📖 Sources:


XIBs/storyboards vs. code. 🔥 It’s as hot a topic as they go but let’s not discuss it fully here. What’s interesting is that when you change the contents of a file in Interface Builder, only that file gets compiled (to NIB format). On the other hand, Swift compiler may decide to recompile a big part of your project when you change e.g. a single line in a public method in a UIView subclass.

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Xcode Schemes

Let’s say we have a common project setup with 3 targets:

  • App
  • AppTests
  • AppUITests

Working with only one scheme is fine but we can do better. The setup we’ve been using recently consists of three schemes:


Builds only the app on cmd-B. Runs only unit tests. Useful for short iterations, e.g. on a UI code, as only the needed code gets built.

App - Unit Test Flow

Builds both the app and unit test target. Runs only unit tests. Useful when working on code related to unit tests, because you find about compile errors in tests immediately after building a project, not even having to run them!

This scheme is useful when your UI tests take too long to run them often.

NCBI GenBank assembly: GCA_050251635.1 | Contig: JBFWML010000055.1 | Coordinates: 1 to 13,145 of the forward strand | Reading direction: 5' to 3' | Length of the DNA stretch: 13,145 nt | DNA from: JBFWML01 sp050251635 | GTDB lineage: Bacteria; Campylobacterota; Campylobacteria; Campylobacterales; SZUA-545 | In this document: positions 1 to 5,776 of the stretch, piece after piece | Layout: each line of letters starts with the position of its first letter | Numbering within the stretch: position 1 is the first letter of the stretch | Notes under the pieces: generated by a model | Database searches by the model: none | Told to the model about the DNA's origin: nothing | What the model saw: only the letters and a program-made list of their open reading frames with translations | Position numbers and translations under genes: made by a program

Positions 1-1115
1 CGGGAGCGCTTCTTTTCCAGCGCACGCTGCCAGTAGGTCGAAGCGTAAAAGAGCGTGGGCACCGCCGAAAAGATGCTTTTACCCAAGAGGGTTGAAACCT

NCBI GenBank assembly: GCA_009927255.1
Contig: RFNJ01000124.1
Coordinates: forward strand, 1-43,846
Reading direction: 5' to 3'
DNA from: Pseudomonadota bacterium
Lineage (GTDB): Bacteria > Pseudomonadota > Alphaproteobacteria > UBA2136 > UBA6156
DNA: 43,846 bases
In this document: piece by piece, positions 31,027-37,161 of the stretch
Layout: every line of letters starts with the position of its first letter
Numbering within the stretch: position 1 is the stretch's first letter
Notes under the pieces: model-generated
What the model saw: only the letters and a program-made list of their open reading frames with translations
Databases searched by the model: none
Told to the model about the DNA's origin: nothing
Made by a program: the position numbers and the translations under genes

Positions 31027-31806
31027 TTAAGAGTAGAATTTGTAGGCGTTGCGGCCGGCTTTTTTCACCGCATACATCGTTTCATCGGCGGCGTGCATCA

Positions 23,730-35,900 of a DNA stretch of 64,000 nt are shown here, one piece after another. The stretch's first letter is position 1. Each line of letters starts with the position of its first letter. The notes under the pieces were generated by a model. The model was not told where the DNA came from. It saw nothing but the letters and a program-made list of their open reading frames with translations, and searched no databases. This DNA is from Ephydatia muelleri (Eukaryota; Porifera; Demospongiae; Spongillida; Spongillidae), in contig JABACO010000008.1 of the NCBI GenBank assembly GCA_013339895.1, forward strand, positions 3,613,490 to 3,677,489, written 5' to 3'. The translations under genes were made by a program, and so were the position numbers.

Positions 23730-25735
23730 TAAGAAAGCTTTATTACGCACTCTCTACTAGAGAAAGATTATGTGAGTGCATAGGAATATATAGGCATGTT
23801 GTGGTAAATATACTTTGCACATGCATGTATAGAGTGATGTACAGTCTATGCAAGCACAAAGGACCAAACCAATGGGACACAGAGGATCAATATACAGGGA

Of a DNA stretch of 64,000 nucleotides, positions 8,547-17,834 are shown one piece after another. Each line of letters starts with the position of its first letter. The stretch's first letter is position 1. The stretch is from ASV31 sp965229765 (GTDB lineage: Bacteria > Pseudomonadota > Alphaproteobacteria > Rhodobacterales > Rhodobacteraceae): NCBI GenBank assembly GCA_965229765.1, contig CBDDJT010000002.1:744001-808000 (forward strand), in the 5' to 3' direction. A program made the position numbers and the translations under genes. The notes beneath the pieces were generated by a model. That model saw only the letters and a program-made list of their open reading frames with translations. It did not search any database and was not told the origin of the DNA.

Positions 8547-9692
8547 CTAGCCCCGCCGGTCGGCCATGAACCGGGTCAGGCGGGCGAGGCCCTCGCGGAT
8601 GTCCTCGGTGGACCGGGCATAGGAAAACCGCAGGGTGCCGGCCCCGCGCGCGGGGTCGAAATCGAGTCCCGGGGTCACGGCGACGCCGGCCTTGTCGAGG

App - All Tests Flow

Builds the app and all test targets. Runs all tests. Useful when working on code close to UI which impacts UI tests.

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Use the new Xcode build system

In Xcode 9 Apple introduced a new build system. To enable it, go to Workspace or Project Settings from the File menu in Xcode. There you can switch build systems to the new build system.

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Showing build times in Xcode

Finally, to be able to actually know whether your build times are improving, you should enable showing them in Xcode’s UI. To do that, run this from the command line:

$ defaults write ShowBuildOperationDuration -bool YES

Once done, after building a project (cmd-B) you should see:

I recommend comparing build times under same conditions each time, e.g.

  1. Quit Xcode.
  2. Clear Derived Data ($ rm -rf ~/Library/Developer/Xcode/DerivedData).
  3. Open your project in Xcode.
  4. Start a build either immediately after Xcode opens or after indexing phase completes. The first approach seems to be more representative because starting with Xcode 9 building also performs indexing.

Alternatively, you can time builds from the command line:

$ time xcodebuild other params

📖 Sources:


Collection of advice on optimizing compile times of Swift projects.